Your eye no longer pains you? Thank you. She felt as if a stranger were gradually overtaking her body, for she could not believe her forwardness of this morn. She tried to make conversation. She did not want to leave his company any more than he hers. She watched as Ranulf pulled the six-foot longbow string to his ear, an arrow with black and green feathers held lightly between his fingers. The muscles on his arms stood out. The arrow was released with a sharp twang of silk.

Lyonene gasped as she saw it land more than twice the distance of the tree she had chosen. Ranulf merely looked at her, one quick glance that made her reme mber her boast of crossbows.

Then, before she could recover from her surprise, he began to insert arrows, drawn from the leather bag at his waist, and fire them with a dazzling rapidity.

In less than a minute, he had fired ten arrows, never once missing the tree. She stared up at him. She struggled to pull an arrow from the tree and was startled when Ranulf appeared beside her and easily removed the arrow she could not.

She had not heard him approach. She turned to him, laughing. He will train his men to use it. Even my own men refuse to use it. They think it an unchivalrous weapon and have a fear that it will somehow reduce them to foot soldiers.

Lyonene took it in all confidence but found she could not bend the bow more than an inch or two. She looked in exasperation to Ranulf.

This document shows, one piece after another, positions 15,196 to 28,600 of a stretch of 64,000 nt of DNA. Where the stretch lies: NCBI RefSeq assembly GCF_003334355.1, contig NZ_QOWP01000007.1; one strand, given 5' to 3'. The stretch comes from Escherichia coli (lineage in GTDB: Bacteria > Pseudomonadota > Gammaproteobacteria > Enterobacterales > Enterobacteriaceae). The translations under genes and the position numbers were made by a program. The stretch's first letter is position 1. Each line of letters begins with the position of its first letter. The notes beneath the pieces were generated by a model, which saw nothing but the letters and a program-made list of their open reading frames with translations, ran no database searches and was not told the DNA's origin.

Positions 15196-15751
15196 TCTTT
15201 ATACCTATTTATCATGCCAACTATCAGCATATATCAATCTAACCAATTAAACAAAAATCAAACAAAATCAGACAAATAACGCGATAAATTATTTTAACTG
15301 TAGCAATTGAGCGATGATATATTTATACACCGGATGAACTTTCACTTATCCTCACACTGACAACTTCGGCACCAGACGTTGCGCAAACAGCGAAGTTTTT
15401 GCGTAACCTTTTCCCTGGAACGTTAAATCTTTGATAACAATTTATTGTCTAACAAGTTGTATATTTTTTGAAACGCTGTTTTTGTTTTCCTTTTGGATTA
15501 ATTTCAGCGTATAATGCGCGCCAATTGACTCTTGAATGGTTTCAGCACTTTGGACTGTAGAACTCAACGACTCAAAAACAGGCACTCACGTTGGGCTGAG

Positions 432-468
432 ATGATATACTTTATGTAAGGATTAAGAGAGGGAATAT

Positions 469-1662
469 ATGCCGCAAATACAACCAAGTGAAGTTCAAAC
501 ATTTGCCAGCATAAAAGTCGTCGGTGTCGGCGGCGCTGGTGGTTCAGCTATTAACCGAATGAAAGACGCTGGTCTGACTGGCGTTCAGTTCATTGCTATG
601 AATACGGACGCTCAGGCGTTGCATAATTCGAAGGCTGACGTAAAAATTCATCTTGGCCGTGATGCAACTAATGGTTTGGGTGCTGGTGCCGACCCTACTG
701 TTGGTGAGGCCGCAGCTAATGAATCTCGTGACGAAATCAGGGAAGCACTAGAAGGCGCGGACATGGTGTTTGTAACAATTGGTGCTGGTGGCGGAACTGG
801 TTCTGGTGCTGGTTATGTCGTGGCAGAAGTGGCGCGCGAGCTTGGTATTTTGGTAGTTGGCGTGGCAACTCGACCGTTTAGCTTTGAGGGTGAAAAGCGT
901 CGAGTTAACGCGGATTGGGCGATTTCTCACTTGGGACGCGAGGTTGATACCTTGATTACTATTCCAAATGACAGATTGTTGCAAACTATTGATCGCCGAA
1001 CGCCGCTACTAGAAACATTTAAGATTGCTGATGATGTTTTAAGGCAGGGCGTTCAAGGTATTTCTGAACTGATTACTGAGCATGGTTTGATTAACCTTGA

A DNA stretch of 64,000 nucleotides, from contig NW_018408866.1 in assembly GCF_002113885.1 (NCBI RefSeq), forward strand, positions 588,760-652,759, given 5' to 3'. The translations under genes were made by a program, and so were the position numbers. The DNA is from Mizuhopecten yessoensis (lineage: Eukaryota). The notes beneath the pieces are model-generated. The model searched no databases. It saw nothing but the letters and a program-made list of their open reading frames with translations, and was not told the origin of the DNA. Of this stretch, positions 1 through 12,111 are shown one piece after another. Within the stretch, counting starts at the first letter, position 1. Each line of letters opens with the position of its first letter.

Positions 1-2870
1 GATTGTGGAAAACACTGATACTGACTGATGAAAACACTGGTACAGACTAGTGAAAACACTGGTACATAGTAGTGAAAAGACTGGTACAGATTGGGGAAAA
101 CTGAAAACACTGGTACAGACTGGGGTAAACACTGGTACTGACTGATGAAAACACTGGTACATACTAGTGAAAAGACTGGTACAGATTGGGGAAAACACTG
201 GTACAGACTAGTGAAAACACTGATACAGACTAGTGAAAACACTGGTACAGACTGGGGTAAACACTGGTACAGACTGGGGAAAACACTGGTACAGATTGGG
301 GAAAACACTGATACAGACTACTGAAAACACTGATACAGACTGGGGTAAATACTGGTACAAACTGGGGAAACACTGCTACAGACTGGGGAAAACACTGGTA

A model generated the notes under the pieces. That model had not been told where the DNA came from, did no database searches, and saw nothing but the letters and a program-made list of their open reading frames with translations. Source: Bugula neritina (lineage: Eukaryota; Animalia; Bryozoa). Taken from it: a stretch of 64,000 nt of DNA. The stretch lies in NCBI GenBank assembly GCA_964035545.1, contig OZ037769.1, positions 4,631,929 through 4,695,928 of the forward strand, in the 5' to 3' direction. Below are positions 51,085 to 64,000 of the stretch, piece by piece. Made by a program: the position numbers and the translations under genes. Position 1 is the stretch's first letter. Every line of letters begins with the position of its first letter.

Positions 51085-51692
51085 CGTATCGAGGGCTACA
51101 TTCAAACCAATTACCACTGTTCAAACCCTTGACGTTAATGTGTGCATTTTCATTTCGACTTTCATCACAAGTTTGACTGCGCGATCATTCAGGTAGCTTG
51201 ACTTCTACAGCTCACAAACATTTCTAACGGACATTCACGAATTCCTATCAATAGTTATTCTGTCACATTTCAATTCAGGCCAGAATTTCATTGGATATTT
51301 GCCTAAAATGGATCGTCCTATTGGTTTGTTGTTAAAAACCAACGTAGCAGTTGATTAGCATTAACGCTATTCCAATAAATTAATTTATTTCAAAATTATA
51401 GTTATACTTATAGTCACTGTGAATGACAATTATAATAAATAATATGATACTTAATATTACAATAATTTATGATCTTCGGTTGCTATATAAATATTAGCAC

Quickly, he stood behind her, his great arms about her, and pulled the strong bow back. As Ranulf bent to sight the arrow, he was aware of the fragrance of her—roses and smoke—and of her cool cheek so near his.

He could feel every luscious curve of her against him, her buttocks pressed against his groin. He ached to turn her to him, longed to feel her softness near him, to kiss her moist lips, parted slightly now in concentration. He tried to give directions to her concerning the bow but found that his voice betrayed his desire since her ear was so close to his lips; he could almost taste the flesh of her earlobe between his teeth.

She released the arrow. Lyonene felt her heart would burst, it was beating so hard. His arms were about her, his hands on her back, and she could feel the warmth of him through her heavy woolen surcoat. She looked from his eyes to his lips, and she hoped he would kiss her, yes, she wanted him to kiss her, and her heart beat faster as unconsciously she swayed toward him, her soft breasts touching his chest.